Is there a message you’d like readers to take away from the novel?
It’s hard to answer that without giving away spoilers, so I’ll just say that the friendships between the three women and empowerment were things I had in mind when writing it. Especially in the thriller space, which delves into dark themes, it’s important to offer a bit of hope at the end.
Can you give us a hint about your next book?
My next book, The Vanishing Hour, is a little different from my first three. It’s maybe less domestic thriller and is darker than my previous books. It revolves around a series of murders in rural Maine—in a similar multi-character POV. Two characters are searching for a missing family member, and the third character is the survivor of an abduction years earlier. When the three storylines meet, things take a sharp turn in an unexpected direction, and together, the three discover some shocking truths that take them down a different path to find the killer.
What advice can you give other writers?
My best advice for aspiring writers is one they’ve probably heard again and again, but I think the most important: read everything you can get your hands on in your genre. Only a few years ago, I started out as a thriller writer, having only read one thriller and deciding I wanted to try it. Since then, I’ve read countless thrillers, and I feel like I’m growing as a writer because of it—knowing my genre, learning my voice and style. Reading books my contemporaries have written is more valuable than any writing course I’ve taken. Read everything.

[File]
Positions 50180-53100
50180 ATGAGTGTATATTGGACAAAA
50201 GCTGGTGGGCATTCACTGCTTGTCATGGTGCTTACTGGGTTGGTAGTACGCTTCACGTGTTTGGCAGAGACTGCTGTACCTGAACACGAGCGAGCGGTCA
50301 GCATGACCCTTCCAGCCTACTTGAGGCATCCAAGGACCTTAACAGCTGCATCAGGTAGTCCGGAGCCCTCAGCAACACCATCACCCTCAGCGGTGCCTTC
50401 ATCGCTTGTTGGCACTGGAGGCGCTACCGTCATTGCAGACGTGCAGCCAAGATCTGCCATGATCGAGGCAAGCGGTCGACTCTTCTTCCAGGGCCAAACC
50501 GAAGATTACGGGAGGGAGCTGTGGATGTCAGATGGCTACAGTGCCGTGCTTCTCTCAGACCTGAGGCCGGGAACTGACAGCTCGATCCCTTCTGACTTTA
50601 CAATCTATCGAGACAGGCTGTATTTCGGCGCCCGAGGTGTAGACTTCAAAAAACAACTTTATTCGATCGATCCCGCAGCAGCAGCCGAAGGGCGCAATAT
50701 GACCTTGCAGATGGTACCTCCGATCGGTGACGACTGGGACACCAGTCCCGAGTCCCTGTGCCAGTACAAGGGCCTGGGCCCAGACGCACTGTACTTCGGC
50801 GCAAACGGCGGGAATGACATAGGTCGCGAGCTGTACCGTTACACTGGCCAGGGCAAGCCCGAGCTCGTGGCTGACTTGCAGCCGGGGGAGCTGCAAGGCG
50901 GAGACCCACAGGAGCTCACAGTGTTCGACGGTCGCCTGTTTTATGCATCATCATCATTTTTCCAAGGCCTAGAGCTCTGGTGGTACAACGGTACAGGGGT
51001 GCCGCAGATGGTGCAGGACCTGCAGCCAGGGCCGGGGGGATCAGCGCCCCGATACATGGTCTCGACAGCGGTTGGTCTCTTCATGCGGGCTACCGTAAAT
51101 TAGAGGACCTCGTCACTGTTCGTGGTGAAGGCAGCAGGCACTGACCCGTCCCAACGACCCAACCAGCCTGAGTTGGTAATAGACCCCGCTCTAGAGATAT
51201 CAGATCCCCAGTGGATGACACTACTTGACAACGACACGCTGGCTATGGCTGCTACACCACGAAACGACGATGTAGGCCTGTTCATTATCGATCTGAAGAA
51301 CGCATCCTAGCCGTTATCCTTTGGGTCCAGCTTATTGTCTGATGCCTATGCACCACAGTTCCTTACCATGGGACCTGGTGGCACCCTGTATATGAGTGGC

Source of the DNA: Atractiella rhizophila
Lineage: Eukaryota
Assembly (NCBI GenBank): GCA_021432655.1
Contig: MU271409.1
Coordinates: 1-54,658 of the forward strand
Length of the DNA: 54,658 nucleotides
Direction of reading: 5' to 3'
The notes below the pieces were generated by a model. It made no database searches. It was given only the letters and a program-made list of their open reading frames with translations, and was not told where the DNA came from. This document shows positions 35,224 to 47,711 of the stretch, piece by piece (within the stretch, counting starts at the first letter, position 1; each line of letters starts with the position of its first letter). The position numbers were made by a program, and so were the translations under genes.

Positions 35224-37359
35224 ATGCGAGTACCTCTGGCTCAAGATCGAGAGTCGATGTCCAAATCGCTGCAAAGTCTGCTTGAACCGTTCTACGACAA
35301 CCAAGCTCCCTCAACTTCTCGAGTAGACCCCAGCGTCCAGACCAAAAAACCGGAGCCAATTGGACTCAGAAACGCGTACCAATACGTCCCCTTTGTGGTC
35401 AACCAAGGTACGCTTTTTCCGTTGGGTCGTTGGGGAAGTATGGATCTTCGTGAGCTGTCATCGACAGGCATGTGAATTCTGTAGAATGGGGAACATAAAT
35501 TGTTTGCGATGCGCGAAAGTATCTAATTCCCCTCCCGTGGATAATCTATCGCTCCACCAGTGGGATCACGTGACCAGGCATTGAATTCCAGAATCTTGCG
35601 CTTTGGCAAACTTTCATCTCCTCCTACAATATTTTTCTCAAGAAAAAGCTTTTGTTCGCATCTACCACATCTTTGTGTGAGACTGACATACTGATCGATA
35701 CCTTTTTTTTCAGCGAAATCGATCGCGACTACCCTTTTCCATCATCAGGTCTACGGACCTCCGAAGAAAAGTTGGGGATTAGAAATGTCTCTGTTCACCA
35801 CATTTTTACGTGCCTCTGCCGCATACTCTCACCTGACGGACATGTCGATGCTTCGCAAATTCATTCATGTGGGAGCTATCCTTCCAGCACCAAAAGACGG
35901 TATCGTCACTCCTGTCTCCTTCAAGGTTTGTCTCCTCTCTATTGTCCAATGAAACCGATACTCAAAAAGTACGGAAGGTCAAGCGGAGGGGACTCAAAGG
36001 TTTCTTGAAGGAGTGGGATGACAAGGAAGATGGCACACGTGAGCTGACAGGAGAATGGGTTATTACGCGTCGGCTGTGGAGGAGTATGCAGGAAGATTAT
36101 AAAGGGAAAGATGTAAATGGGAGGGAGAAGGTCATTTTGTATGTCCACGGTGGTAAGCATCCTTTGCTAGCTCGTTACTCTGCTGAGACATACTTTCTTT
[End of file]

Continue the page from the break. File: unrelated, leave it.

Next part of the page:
Tell us something about yourself your fans might not already know.
I’m a homebody. My husband and I travel as a couple with equal amounts of wanderlust and no kids, so on social media, it might look like I’m off jet-setting all the time. But I’m happiest at home and spend most of my time with my dog and my laptop on the front porch—a good cup of coffee or a glass of wine in hand. I’m also obsessed with most things British, including “The Great British Baking Show.”